Youths remanded on ‘seasonable’ thefts

Householders’ and a local tobacconist’s discovery of missing seasonable goods was heard at the Scarborough Police Court today, when three respectable youths were charged. The accused were remanded until pending further enquiries. The cases were heard in the Children’s Court, and on the bench was the Deputy Mayor (Cllr Rowntree) presiding, and Mr J Hall.

William Thomas Pickard (17), pork butcher’s assistant, 71, Hampton Road, Thomas Knaggs (14), errand boy, 20, Victoria Street, and Albert Eccles (15), errand boy, 10, Vine Street, were charged with breaking and entering a lock-up shop in Gladstone Road, and stealing 50 packets of Woodbine cigarettes, one packet of notepaper, and several boxes of matches to the value of 5s, the goods of Wm. Walter Overton, between the 20th and 23rd December.

They were further charged with breaking and entering the dwelling-house, 5, Victoria Street, and stealing one gold brooch, about 6lbs of plum cake, and other goods the value together of 17s, the goods of Hannah Dunning, on the 28th December, and further with breaking and entering the dwelling-house, 6, Trafalgar Street West, and stealing 4½lbs of plum cake, 3lbs of iced cake, a number of mince pies and jam tarts, one bottle of wine, and a number of apples and oranges of the value together of 11s 9d, the goods of Harold Oldridge, on the 28th December.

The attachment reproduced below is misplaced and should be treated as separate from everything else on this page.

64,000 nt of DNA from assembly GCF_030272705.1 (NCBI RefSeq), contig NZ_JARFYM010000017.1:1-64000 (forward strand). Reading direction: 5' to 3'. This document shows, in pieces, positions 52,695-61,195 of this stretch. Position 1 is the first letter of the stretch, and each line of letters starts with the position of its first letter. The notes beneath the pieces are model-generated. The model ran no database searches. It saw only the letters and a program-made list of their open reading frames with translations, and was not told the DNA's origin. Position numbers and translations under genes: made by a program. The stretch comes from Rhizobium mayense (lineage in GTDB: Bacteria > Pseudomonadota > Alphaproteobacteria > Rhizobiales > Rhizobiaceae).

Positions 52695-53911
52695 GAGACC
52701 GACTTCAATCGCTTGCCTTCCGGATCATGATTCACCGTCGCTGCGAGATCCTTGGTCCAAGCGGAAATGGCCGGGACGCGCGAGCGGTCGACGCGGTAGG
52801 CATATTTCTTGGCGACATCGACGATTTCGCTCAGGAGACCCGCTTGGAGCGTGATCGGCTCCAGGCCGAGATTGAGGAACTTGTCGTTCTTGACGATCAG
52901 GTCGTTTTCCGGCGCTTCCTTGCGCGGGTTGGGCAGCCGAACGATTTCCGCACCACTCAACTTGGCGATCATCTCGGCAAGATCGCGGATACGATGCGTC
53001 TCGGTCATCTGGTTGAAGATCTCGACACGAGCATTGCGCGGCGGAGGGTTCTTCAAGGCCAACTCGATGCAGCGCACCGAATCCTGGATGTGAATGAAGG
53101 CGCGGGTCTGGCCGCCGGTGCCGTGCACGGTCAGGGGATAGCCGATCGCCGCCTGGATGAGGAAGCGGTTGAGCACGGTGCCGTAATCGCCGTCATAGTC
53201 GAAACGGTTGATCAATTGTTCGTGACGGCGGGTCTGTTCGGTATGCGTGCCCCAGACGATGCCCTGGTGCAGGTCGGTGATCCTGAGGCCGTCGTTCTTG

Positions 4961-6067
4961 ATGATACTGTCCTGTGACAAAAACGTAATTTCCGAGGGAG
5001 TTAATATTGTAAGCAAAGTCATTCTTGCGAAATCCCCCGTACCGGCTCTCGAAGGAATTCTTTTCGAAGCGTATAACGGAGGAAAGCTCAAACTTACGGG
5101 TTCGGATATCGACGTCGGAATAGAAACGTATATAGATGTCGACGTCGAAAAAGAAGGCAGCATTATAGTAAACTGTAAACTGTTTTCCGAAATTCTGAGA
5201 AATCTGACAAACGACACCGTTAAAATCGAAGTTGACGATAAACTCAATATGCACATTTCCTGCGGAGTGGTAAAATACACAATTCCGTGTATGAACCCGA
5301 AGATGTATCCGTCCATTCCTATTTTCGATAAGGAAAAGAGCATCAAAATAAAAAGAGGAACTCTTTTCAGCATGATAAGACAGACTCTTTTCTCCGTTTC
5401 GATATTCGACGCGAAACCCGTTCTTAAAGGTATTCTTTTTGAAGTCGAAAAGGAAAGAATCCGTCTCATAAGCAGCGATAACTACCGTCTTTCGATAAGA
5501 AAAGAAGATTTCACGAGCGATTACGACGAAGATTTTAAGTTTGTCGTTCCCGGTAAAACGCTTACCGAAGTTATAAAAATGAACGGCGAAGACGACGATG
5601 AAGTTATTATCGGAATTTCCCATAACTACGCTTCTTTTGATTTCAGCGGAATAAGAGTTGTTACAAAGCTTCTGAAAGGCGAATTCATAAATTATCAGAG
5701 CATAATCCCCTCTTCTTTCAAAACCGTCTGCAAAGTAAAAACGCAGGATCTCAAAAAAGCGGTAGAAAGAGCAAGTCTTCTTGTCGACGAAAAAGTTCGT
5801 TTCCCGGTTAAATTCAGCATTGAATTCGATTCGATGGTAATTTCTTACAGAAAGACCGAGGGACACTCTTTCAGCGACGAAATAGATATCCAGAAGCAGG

In applying for a remand, the Chief Constable said that the three defendants had been sleeping in an out-house behind 20, Victoria Street, since Christmas, and they had been breaking into these houses and stealing goods. All the articles had not yet been recovered.

Mrs Pickard said that her son had told her they had been sleeping in a respectable house. The other boys came to the house and played games, and seemed respectable.

The Chairman: That is all you troubled about?

Mrs Pickard replied that she had made enquiries and found the boys’ parents respectable. Continuing witness said they (the family) removed from Nottingham to Scarborough in August on account of the father’s health. He was an insurance agent, and on account of business reasons was unable to attend Court that morning.

Detective Inspector Nawton spoke as to Pickard (the eldest) in the presence of the other prisoners, admitting to him in the police office they had stolen the articles named in the charge.

Pickard admitted this statement.

The Chief Constable here said that Pickard’s father had told one of the police officers that he would have nothing to do with his boy. He was “best in.”

Mrs Pickard said that her husband had told her she could go and bail him out.

At this moment Mrs Eccles had to be removed from court, having fainted.

Questioned by the magistrates, Eccles said he formerly worked for Morelands, plumbers, but was dismissed on account of an accident.

He had borrowed for Mr Moreland a small cart from Messrs Ruddocks and when at the goods station the pony got away, and the shafts being broken, he received the blame.

The accused were remanded in custody.